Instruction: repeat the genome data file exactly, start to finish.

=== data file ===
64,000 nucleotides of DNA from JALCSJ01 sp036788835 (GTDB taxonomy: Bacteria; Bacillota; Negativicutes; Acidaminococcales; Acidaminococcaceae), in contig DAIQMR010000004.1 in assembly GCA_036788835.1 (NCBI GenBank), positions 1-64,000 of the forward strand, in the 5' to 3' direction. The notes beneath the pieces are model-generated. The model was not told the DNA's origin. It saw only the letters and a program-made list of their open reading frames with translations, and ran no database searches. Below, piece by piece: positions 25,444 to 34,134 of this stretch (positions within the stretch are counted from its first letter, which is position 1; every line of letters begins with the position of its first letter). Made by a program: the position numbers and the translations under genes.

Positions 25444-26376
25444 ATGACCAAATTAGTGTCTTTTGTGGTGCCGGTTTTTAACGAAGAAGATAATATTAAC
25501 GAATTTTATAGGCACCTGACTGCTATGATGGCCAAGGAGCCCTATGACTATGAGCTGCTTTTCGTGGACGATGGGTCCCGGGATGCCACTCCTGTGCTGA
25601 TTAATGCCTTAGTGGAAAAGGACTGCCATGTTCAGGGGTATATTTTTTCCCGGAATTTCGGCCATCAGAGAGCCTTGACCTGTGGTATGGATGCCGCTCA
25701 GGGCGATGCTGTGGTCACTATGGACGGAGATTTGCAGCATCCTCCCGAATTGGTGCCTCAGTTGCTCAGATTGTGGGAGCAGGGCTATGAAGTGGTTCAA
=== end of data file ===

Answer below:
64,000 nucleotides of DNA from JALCSJ01 sp036788835 (GTDB taxonomy: Bacteria; Bacillota; Negativicutes; Acidaminococcales; Acidaminococcaceae), in contig DAIQMR010000004.1 in assembly GCA_036788835.1 (NCBI GenBank), positions 1-64,000 of the forward strand, in the 5' to 3' direction. The notes beneath the pieces are model-generated. The model was not told the DNA's origin. It saw only the letters and a program-made list of their open reading frames with translations, and ran no database searches. Below, piece by piece: positions 25,444 to 34,134 of this stretch (positions within the stretch are counted from its first letter, which is position 1; every line of letters begins with the position of its first letter). Made by a program: the position numbers and the translations under genes.

Positions 25444-26376
25444 ATGACCAAATTAGTGTCTTTTGTGGTGCCGGTTTTTAACGAAGAAGATAATATTAAC
25501 GAATTTTATAGGCACCTGACTGCTATGATGGCCAAGGAGCCCTATGACTATGAGCTGCTTTTCGTGGACGATGGGTCCCGGGATGCCACTCCTGTGCTGA
25601 TTAATGCCTTAGTGGAAAAGGACTGCCATGTTCAGGGGTATATTTTTTCCCGGAATTTCGGCCATCAGAGAGCCTTGACCTGTGGTATGGATGCCGCTCA
25701 GGGCGATGCTGTGGTCACTATGGACGGAGATTTGCAGCATCCTCCCGAATTGGTGCCTCAGTTGCTCAGATTGTGGGAGCAGGGCTATGAAGTGGTTCAA